Climate Based Daylight Modeling

The core of this section is based on material contributed by John Mardaljevic (Loughborough University, UK)

Climate-based daylight modelling (CBDM) is the prediction of any luminous quantity (illuminance and/or luminance) using realistic sun and sky conditions derived from standardised climate data. CBDM evaluations are usually carried out for a full year at a time-step of an hour or less in order to capture the daily and seasonal dynamics of natural daylight. Developed in the late 1990s, CBDM steadily gained traction – first in the research community, closely followed by some of the more forward-thinking practitioners. The widespread adoption of the Radiance lighting simulation system and, ultimately, CBDM was due in part to the outcomes from validation studies.

What is probably still considered the definitive validation study for any daylight prediction method (physical model, analytical or simulation) was carried out in the mid 1990s using data collected by the BRE as part of the International Daylight Measurement Programme – the data are sometimes referred to as the BRE-IDMP validation dataset. That study showed that illuminances predicted using the Radiance system could be within ±10% of measured values, i.e. within the accuracy limits of the measuring instruments themselves. This, quite remarkable, degree of precision needs to be judged alongside the high level of inaccuracies (often in excess of 100%) that were determined to be fairly typical for physical modelling. The BRE-IDMP dataset was used to validate the daylight coefficient approach in Radiance which is the basis of many CBDM formulations. The author’s (J. Mardaljevic's) daylight coefficient implementation was shown to have comparable high accuracy to the standard Radiance calculation. CBDM has been applied to numerous real-world projects in a variety of ways to address ‘traditional’ and novel daylighting issues/problems.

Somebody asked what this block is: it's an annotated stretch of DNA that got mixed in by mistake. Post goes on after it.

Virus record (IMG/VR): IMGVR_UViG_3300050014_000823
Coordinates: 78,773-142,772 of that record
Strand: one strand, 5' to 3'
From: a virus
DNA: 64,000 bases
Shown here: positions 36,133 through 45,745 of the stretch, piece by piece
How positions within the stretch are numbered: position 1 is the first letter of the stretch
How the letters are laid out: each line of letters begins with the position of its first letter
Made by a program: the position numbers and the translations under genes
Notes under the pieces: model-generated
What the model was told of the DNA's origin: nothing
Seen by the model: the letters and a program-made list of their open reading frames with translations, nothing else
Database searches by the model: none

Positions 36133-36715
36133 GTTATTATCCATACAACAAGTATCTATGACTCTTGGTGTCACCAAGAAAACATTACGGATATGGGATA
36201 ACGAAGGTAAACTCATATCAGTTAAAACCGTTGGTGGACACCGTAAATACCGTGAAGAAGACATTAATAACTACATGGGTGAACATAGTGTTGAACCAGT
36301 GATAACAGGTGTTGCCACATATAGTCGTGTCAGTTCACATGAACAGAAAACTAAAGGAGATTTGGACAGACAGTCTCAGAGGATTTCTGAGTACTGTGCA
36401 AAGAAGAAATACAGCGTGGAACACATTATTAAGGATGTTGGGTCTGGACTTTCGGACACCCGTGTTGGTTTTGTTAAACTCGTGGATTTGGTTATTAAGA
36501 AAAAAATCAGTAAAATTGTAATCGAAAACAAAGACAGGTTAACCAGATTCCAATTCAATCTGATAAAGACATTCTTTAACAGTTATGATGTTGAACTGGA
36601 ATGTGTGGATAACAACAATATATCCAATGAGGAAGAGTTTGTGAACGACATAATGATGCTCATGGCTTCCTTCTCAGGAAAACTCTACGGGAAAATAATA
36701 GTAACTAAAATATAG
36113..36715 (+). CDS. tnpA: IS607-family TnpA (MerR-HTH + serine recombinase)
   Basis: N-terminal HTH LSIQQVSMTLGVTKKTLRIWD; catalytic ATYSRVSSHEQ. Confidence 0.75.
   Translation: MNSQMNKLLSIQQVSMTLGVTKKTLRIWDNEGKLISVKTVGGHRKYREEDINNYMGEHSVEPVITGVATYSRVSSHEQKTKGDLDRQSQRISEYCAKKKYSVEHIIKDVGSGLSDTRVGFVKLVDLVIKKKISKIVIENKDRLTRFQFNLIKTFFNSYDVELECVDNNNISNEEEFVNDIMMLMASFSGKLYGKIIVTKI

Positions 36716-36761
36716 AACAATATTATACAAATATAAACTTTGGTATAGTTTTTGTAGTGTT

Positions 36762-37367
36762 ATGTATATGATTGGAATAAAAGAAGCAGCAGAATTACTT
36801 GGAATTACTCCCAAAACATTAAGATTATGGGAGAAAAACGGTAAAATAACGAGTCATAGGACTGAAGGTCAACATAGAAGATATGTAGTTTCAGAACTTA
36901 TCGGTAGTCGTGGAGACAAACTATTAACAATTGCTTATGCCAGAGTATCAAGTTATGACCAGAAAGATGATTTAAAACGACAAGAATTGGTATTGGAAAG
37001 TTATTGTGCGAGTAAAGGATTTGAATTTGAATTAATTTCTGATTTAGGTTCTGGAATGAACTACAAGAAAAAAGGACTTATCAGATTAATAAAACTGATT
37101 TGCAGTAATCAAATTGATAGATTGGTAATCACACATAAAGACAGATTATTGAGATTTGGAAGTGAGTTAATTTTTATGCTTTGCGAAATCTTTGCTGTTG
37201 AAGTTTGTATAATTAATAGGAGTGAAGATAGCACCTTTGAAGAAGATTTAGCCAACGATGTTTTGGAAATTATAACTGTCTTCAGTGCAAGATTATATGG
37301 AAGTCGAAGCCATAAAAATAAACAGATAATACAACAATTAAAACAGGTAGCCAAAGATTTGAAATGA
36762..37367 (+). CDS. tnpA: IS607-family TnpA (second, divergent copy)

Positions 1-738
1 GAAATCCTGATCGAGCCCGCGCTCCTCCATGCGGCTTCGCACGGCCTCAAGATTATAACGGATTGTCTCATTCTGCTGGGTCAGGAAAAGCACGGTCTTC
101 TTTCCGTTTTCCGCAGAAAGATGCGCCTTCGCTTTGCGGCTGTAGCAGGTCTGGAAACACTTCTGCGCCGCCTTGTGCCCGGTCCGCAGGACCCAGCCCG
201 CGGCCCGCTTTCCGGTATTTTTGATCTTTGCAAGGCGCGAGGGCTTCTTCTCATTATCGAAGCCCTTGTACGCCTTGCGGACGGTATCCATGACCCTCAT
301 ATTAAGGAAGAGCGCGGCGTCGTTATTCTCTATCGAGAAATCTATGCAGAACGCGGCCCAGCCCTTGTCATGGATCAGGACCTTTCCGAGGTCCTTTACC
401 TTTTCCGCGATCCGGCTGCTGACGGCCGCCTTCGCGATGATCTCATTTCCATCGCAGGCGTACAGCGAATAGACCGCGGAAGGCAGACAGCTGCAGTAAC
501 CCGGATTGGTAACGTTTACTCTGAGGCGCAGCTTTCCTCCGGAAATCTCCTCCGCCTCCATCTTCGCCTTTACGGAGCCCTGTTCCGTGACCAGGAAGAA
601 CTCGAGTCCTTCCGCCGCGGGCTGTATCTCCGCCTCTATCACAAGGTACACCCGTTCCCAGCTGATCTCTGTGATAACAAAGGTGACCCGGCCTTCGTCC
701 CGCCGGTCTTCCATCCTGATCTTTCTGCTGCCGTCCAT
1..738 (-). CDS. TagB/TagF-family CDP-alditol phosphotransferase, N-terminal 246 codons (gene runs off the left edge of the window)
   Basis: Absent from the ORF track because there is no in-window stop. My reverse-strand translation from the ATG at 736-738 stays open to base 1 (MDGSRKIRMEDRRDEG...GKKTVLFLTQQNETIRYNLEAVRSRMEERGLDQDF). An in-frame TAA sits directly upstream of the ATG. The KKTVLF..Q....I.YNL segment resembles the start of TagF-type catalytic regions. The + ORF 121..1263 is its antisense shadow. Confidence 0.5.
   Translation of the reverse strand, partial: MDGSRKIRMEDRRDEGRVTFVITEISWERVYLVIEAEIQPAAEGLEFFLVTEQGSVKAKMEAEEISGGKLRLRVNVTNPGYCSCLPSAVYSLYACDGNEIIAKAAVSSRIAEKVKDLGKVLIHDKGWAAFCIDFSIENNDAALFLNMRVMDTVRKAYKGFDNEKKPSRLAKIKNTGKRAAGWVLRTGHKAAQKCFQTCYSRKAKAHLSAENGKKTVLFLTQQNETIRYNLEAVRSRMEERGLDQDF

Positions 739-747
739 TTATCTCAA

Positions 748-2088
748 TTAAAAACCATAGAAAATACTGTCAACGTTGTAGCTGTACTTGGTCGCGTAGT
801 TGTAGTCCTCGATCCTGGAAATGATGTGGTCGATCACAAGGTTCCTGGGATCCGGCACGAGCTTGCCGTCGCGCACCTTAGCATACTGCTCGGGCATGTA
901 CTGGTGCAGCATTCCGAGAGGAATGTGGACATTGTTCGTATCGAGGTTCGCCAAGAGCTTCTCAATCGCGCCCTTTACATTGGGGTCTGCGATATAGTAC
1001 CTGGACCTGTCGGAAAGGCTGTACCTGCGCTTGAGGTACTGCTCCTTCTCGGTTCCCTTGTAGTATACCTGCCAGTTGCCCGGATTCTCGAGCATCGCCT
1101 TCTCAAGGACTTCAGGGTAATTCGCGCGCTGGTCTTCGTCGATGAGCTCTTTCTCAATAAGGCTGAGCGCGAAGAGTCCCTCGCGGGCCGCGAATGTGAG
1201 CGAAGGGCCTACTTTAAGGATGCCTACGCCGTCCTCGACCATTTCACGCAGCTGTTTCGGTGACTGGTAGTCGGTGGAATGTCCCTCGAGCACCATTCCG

Relevant publications

  • J. Mardaljevic. Climate-Based Daylight Modelling And Its Discontents. CIBSE Technical Symposium, London, UK, 16-17 April, 2015

  • J. Mardaljevic. Simulation of annual daylighting profiles for internal illuminance. Lighting Research and Technology, 32(3):111–118, 1 2000.

  • C. F. Reinhart and S. Herkel. The simulation of annual daylight illuminance distri- butions – a state-of-the-art comparison of six RADIANCE-based methods. Energy and Buildings, 32(2):167–187, 2000.

  • J. Mardaljevic. Validation of a lighting simulation program under real sky condi- tions. Lighting Research and Technology, 27(4):181–188, 12 1995.

  • J. Mardaljevic. The BRE-IDMP dataset: a new benchmark for the validation of illuminance prediction techniques. Lighting Research and Technology, 33(2):117– 134, 2001.

  • S. W. A. Cannon-Brookes. Simple scale models for daylighting design: Analysis of sources of error in illuminance predictiont. Lighting Research and Technology, 29(3):135–142, 9 1997.

  • J. Mardaljevic. Daylight Simulation: Validation, Sky Models and Daylight Coeffi- cients. PhD thesis, De Montfort University, Leicester, UK, 2000.